Governor Chris Christie stumping in Iowa during Election 2012.
Another new poll (this one from CNN) dropped Tuesday showing Chris Christie leading the GP 2016 hypothetical primary pack by 1-point, Save Jerseyans. The other “top” contenders – Rand Paul and Mike Huckabee – are tied at 12%.
I’m starting to loathe these polls for a few different reasons (no offense intended, CNN, ’cause you’re hardly the only offenders).
For starters, in a crowded primary, the state-by-state primary/caucus polls are what matters.
I suppose you need to take your shots when you can, Save Jerseyans, and it’s all too easy to do it in the social media age.
Hours after RGA Chairman Chris Christie dismissed NY GOP gubernatorial candidate Rob Astorino as a “lost cause” and Astorino countered by calling for Christie’s resignation, Texas Governor Rick Perry (considered to be a possible Christie presidential primary rival) gave the dissed New York Republican a Texas-sized hug in Colorado:
Republican governors are in Aspen, Colorado for Thursday night’s McCloskey Speaker Series at the Aspen Institute featuring Governor Rick Scott of Florida, Governor Sam Brownback of Kansas, Governor Nikki Haley of South Carolina, Governor Scott Walker of Wisconsin and, yes, Governor Chris Christie of New Jersey who spent Wednesday in Colorado campaigning for Republican gubernatorial candidate Bob Beauprez.
Governor Chris Christie once again defended his magazine ban veto on Monday, Save Jerseyans, fending off a horde of hungry media ghouls during a campaign swing in Connecticut on behalf of the RGA’s gubernatorial candidate:
Can I be brutally frank with you for a moment? As if you expected anything less…
Gov. Christie was absolutely correct in vetoing the Legislature’s magazine-limit bill, despite Sandy Hook-parent Hugo Rojas’ protestations to the contrary. The bill was not only trivial, but it was cynical to boot since it did nothing but regurgitate the long-standing agenda of gun control advocates in New Jersey without addressing what really was at the heart of the Newtown, CT tragedy: defenseless children and teachers left at the mercy of a deranged individual who should have been locked up.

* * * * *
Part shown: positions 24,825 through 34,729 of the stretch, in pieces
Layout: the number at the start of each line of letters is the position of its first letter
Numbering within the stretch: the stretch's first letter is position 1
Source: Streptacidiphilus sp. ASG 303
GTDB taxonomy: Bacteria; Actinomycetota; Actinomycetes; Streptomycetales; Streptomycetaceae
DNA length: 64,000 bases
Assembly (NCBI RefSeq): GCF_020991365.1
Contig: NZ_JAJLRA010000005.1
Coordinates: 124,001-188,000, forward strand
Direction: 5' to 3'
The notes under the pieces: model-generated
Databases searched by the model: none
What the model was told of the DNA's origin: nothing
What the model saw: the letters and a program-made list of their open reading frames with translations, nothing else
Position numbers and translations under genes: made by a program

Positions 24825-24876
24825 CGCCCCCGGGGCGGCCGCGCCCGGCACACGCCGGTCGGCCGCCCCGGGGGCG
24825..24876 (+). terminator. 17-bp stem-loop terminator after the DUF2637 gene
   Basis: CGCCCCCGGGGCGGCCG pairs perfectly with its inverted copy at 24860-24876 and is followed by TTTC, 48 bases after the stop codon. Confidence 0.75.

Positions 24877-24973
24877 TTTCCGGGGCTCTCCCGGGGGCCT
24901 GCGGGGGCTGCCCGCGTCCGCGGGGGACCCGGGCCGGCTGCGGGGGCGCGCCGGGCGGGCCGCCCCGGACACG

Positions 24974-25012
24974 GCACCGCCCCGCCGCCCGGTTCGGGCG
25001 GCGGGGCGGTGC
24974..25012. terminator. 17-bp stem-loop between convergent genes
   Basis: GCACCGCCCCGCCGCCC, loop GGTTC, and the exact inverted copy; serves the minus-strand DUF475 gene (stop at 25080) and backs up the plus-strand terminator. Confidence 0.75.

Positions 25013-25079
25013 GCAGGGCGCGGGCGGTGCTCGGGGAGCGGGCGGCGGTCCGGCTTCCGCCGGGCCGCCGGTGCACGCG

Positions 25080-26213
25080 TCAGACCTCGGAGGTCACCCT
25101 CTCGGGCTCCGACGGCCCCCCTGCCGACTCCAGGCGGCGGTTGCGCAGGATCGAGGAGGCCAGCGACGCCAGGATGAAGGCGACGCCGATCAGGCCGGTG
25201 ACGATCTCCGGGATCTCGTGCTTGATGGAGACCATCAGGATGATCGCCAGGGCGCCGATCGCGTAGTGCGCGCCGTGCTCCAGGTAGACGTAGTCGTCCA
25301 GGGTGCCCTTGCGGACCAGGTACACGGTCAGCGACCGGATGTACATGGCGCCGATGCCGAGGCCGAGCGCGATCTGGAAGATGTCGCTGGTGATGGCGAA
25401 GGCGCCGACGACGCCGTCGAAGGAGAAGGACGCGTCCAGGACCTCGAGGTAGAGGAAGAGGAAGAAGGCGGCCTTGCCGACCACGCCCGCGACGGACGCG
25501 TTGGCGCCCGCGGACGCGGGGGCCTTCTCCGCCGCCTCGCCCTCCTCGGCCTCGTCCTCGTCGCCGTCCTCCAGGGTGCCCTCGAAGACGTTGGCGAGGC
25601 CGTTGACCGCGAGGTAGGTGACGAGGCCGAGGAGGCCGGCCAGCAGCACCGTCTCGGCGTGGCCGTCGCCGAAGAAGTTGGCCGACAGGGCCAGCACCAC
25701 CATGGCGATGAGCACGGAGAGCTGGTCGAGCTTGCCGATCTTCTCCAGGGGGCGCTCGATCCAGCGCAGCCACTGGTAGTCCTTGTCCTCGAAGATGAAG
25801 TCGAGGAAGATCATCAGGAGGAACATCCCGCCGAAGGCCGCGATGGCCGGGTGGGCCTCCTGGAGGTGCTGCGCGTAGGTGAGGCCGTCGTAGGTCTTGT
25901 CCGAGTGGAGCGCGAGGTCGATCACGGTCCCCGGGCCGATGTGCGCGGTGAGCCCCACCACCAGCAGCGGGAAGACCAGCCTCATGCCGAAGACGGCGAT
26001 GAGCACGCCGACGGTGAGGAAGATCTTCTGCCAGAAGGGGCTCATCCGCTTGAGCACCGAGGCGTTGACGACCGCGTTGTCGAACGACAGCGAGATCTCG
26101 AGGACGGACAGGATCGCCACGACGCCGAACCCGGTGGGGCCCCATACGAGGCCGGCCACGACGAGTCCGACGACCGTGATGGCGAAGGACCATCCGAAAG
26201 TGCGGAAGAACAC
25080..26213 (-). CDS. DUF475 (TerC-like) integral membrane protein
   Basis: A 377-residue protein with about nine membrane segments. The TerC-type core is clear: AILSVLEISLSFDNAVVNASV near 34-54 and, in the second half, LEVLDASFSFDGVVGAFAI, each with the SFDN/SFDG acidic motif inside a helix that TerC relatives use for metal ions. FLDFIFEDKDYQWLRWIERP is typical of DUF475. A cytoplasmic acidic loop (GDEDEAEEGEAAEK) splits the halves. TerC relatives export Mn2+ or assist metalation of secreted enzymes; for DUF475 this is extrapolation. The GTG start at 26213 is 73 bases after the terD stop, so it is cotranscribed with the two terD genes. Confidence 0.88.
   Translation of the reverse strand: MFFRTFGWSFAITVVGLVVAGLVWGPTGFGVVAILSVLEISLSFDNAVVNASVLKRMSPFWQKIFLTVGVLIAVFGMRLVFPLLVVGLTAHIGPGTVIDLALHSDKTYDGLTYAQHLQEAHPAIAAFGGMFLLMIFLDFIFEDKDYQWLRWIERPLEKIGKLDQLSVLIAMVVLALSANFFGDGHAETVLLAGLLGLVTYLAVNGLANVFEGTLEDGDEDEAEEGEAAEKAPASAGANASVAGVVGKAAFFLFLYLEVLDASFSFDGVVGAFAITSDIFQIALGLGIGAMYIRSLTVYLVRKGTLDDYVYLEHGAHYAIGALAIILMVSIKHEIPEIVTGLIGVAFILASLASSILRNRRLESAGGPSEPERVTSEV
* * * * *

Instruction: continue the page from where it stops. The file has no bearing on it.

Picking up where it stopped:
If you want to solve problems, the first key is correctly identifying them, not trotting out tired, politically correct memes that pander to sentimentality. It’s obvious that a big problem at Sandy Hook – a problem lawmakers in New Jersey ignore and perpetuate today – is defenseless schools.
Another problem is the hands-off attitude taken by local and state officials and law enforcement against mentally ill people who, like Adam Lanza, have a long, documented and scary track record of violent behavior yet are allowed to walk the streets.
Ignoring the real problems in favor of political pandering is what the Legislature did with the magazine-limit bill. Gov. Christie was right to veto it, and Mr. Rojas’ is mistaken in his criticism.
Calling a bill that would have reduced permitted ammunition magazine sized from 15 rounds to 10 “reform in name only,” Governor Chris Christie conditionally vetoed A2006 this afternoon.
In his conditional veto message, Christie said the bill follows the well worn path of empty rhetoric, political self-promotion and polarizing intolerance in the face of violent crimes committed with guns:
“Difficult choices are brushed aside in favor of empty rhetoric. Uncomfortable topics are left unexplored, while easy soundbites and videoclips are packaged for consumption. Appropriate empathy for victims, and their suffering survivors, blurs with politics and elected officials’ self-promotion to create a polarizing intolerance. We ignore the hard for the expedient, the controversial for the safely familiar, and the costly for those cheaply recycled answers that never really address the root causes.”
Christie sent the legislation back to the General Assembly as a bill that he says addresses violence by fixing critical short comings and crack in the mental healthcare system.